Lives in the Yiddish Theatre
SHORT BIOGRAPHIES OF THOSE INVOLVED IN THE Yiddish THEATRE
aS DESCRIBED IN zALMEN zYLBERCWEIG'S "lEKSIKON FUN YIDISHN TEATER"

1931-1969
 

Greta Meyer
 

 

M. was born circa 1886 in Dessau, Anhalt, Germany, into a Christian family. Her father was a German actor, who learned in school in Berlin and Vienna. Already at the age of fourteen she participated in student theatre in Berlin, then in the Lessing Theatre (Berlin), guest-starring in Germany, Austria and Holland and with a German trope across America and at the end in the German Irving Place Theatre in New York.

During the disintegration of the German theatre, M. had, with the actor M. B. Samuilov, learned Yiddish and entered into Schwartz's Yiddish Art Theatre, debuting on 4 June 1920 in the Garden Theatre as "Debeka vest" in Ibsen's "Rosmersholm", and she also remained (not stable), then about a season with Weintraub in Brooklyn's Lyric Theatre and the went over to the 14th Street Theatre (with Thomashefsky), performing in the play "Hatikvah" by Shomer, and as "Pesenyu" in Gordin's "God, Man and Devil".

In 1921 M. was taken in as a member of the Yiddish Actors Union, and she had for a short time acted in the Metropolitan Theatre in Philadelphia (with Joseph Kessler).

Later she guest-starred across the Yiddish theatres of the American province, and not having several years of a stable engagements, she opened a German cabaret, later a restaurant. In 1931-32 she returned to the stage and participated in the English offering of David Belasco's "Tuneyd or never", and later in the motion picture "Grand Hotel" by Vikie Boym.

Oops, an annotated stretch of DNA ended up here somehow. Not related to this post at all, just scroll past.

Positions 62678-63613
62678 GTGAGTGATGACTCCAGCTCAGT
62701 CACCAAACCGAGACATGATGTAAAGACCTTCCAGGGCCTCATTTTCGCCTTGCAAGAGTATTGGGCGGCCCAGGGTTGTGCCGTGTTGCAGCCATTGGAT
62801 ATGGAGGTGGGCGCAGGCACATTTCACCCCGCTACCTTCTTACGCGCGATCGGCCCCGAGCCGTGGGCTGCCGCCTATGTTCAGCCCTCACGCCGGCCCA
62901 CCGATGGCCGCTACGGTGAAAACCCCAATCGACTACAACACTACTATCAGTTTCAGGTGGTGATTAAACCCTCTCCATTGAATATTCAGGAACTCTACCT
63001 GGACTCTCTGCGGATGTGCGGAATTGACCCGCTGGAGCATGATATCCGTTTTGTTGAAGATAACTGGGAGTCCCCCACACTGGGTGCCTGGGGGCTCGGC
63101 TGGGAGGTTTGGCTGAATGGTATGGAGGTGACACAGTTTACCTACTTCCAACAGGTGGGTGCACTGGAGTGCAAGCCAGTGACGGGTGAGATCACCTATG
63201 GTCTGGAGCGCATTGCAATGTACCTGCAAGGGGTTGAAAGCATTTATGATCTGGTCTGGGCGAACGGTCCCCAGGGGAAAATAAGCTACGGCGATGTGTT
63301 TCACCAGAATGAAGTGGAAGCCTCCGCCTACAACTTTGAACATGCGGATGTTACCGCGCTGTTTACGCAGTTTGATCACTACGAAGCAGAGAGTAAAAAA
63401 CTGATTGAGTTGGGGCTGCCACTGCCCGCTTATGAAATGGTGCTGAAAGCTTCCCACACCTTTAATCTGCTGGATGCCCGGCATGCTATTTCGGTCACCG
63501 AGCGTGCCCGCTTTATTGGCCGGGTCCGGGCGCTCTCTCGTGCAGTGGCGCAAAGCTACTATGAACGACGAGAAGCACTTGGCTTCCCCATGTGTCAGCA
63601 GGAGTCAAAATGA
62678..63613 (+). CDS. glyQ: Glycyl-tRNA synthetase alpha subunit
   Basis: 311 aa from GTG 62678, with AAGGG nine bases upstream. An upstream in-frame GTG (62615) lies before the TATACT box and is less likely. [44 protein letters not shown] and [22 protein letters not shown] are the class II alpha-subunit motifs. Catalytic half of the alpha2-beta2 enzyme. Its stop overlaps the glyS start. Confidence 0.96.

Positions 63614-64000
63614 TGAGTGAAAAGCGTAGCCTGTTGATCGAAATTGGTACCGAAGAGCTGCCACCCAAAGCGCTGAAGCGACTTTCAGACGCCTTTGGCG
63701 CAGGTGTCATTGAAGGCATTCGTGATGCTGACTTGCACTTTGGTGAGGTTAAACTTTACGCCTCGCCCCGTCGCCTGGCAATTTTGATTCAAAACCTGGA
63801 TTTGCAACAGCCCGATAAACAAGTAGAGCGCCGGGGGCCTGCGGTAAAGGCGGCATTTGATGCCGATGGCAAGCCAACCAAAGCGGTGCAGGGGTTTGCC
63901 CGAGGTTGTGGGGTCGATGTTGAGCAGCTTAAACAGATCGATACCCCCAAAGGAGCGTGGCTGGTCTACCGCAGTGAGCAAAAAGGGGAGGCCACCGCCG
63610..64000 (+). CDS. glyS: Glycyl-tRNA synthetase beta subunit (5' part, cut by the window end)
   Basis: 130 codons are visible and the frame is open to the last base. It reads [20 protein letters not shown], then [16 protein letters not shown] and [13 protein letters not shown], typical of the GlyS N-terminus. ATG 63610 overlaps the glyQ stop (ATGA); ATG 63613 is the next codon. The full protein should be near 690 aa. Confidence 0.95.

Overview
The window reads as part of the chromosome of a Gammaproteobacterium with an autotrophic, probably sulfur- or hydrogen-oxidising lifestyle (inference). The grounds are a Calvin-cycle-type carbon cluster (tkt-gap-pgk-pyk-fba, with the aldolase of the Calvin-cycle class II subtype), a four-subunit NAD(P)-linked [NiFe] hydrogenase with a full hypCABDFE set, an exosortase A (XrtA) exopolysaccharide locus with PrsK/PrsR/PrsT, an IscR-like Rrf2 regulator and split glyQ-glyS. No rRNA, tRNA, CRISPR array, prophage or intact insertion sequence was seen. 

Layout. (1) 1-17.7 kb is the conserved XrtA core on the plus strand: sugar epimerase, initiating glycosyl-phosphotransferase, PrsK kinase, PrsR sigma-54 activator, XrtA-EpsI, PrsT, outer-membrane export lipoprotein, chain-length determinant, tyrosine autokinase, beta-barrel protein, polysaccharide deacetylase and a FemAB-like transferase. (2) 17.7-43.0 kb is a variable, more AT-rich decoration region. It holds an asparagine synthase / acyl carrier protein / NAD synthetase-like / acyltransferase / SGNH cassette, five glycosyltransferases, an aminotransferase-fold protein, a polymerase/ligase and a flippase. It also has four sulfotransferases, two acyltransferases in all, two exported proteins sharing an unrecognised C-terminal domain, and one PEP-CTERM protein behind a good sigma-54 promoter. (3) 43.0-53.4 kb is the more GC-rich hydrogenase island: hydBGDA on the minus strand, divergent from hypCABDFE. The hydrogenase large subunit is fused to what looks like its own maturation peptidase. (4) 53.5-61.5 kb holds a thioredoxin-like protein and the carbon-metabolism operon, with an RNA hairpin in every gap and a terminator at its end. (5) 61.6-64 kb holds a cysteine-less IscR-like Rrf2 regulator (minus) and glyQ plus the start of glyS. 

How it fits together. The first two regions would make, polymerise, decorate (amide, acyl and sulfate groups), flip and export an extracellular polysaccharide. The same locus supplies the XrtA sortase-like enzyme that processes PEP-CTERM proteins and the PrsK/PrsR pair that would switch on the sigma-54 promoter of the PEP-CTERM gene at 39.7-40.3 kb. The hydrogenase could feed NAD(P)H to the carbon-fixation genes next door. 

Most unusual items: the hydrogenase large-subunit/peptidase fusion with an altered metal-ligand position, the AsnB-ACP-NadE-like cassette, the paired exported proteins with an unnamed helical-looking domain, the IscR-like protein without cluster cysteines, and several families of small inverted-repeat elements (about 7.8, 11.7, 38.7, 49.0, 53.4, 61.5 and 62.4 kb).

On the Yiddish stage M. performed as 'Etil" in Gordin's "Kreutzer Sonata", "Mede" by Grilpartser-Gordin and she participated in the plays "Ellis Island" by Isidore Lillian, "Mrs. Warren's Profession' by Bernard Shaw, "Zeyn eyntsiker edut" by Z. Libin, "Public Opinion" by Max Gabel, "Veybsteyvl" by Karl Shenher (with Jacob Ben-Ami and Maurice Schwartz), and "Farbrekher un zeyn tokhter", also as "Portia" in "Shylock" with Rudolph Schildkraut.

M. -- according to Jacob Mestel -- was a popular force in the Yiddish theatre. She spoke In her Yiddish speak there was felt only a slight German [accent], and she also used to sing and declaim Yiddish songs.
 

M. E.

M. E. from M. B. Samuilov and Jacob Mestel.

  • Zalmen Zylbercweig -- Vegn kristn oyf der yidisher bine, "Literarishe bleter", Warsaw, 32, 1931.

  • Zalmen Zylbercweig -- Kleyne notitsn vegn yidishn teater, "Literarishe bleter", Warsaw, 42, 1933.


 

 

 

 


 

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Adapted from the original Yiddish text found within the  "Lexicon of the Yiddish Theatre" by Zalmen Zylbercweig, Volume 2, page 1298.
 

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